“How should I navigate the corporate pressure and politics in your fight for design thinking?”
I’ve dealt with this issue across a broad swath of large, prominent companies. Bottom-up design thinking, absent leader advocates, promotes deeper understanding of customers, and grave frustration in producing meaningful innovation.
“New” entails risk. In the early stages of pursuing any new solution, the benefits are unclear. Like venturing across unfamiliar and fog-enshrouded waters, it’s easy to sense the immediate and certain risk. It’s often hard to see the eventual and uncertain reward.
Management is responsible to protect and promote today’s business. Not invent tomorrow’s. So high among their duties are to sanction, control and mitigate risk. If your business owners and managers aren’t onboard, all metrics and even fiduciary responsibility are purpose-built to crush ambitious innovations. They’re just doing their job.
Effective cultures lead innovation Top Down and Outside-In.
To fix this conundrum, first find your sponsor. Who are the executives responsible for the opportunities that your design thinking reveals? Or at the very least, who is responsible for growth? What are their aspirations and motivations?
I spoke with a client about this, a top innovation executive at a large US public company. He and his team struggle with the question that all organizations eventually confront – where to find the next wave of growth.
They find themselves in the early stages of building a business innovation function. They know how to pounce on opportunities. They describe a mission that would be familiar to most practitioners. First, apply design methods to discover and convert customer or “end user” insights – pain points, unserved needs, emerging demand – into new sources of growth. Second, build a culture of innovation that spreads these capabilities across the organization.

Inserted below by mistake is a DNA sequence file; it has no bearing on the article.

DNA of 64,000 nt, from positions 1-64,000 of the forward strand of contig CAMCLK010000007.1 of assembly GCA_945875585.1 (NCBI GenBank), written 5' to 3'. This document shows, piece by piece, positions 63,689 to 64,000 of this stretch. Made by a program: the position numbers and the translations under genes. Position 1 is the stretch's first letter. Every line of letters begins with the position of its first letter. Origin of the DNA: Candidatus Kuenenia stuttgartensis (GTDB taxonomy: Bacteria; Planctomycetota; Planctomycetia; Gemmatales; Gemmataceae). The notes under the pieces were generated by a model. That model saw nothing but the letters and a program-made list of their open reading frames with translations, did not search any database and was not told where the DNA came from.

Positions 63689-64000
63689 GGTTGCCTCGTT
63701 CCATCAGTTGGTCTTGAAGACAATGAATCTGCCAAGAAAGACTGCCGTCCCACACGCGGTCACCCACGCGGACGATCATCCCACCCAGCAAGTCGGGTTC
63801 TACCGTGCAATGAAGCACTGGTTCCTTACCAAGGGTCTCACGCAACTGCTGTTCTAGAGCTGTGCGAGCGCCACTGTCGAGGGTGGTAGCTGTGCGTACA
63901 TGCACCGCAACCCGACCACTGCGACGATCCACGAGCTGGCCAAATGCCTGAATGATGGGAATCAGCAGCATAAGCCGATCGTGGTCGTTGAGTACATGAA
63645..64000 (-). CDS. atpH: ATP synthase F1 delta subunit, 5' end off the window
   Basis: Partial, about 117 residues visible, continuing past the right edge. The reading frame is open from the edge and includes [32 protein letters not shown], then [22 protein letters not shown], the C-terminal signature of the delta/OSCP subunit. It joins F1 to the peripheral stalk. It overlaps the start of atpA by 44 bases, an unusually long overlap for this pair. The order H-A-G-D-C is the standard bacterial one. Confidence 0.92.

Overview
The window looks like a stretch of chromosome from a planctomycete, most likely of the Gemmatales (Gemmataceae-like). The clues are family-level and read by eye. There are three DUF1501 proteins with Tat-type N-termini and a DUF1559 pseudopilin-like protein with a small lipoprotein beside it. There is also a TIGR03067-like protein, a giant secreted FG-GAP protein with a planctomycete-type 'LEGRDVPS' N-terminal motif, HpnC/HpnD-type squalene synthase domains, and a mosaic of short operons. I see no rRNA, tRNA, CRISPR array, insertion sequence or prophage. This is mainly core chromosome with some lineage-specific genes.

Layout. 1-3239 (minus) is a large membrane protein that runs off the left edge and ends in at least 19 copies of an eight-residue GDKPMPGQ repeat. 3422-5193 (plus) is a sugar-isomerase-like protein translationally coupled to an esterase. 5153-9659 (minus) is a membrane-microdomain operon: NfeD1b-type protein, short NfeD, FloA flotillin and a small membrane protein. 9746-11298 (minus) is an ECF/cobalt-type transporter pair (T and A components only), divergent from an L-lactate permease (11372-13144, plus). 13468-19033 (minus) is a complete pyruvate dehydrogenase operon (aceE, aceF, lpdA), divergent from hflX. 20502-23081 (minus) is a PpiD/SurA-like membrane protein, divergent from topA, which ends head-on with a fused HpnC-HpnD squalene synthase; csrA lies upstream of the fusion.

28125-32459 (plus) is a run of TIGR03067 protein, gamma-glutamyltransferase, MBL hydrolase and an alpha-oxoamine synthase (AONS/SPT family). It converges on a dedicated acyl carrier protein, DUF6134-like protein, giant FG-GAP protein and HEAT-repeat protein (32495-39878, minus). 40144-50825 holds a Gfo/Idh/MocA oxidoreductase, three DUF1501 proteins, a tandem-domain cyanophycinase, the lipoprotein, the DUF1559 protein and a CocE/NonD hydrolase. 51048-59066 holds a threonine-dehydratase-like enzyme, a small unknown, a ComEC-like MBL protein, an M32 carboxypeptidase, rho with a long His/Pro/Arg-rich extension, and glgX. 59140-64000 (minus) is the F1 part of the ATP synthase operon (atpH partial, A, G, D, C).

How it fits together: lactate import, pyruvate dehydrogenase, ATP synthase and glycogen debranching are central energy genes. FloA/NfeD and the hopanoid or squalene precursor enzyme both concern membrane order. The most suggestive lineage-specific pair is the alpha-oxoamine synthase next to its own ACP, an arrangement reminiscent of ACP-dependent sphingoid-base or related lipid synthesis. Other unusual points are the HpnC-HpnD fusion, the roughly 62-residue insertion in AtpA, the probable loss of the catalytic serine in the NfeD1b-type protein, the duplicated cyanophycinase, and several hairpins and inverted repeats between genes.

Sounds good. But they sound tired. Why? In short: lots of pouncing; little planning.
This innovation team, like most larger companies at the formation stage, tend to rush in wherever they smell smoke – product recalls, customer complaints, account defections, bad press. They do important and valuable work, no question. But it leaves them scrambling breathlessly amid the chaos of tactical priorities.
So start the diagnosis of your own culture with a question: Are you fixing today’s business, or crafting tomorrow’s?
Lead innovation top-down.
Consider a four-tier hierarchy to build innovation into your enterprise. This triangle describes the essential elements every successful innovation team must address. If you enjoy the luxury of just getting started, I urge you to take it from the top-down, in a logical sequence.
It makes little sense to start to design without a strategy. It’s like starting to build anything without a blueprint – lots of going back to the drawing board.
Planning starts with a goal. Don’t jump to setting an innovation strategy without a clear growth agenda.
If your efforts are already underway, you’ll find it accelerates your progress to revisit your overarching mission. Go back to the start.
Quantify and qualify your business goals. Translate them into aspirations for growth. Translate those aspirations into your innovation requirements.
Get crystal clear and get aligned—from the managing board down to the floor boards. What do you want to achieve?
Perform an unnatural act.
As you do this, fight the natural human urge to think inside-out.
Most organizations – most people – can’t help but place themselves as the center of the universe. It’s the same unintentional narcissistic instinct that causes us to gaze at our reflections. Natural, but not helpful. At least not yet. (I’ll describe how our self-obsession can pay off later, in an upcoming post).
But if you invite that self-centric bias into your strategy (where we go) it dictates what you will delivery (what we do).
That means you’re thinking of yourself first, your customer second. Your capabilities first, market needs second. Supply first. Demand second. You’ve got it backwards.
Invert your priorities. Reverse that formula. If you want to control your own destiny, understand your place within it.
The essential people who determine your success, and your future, lurk outside, not within. Your customers, partners, legislators, regulators, government agencies, competitors and emerging innovators define your market, not you.
It’s not as easy as it sounds. It’s hard enough to see today’s threats. Harder still to foresee tomorrow’s.
Take it from the top – know what you want. Then look around – know where you’re going – and what you’re up against.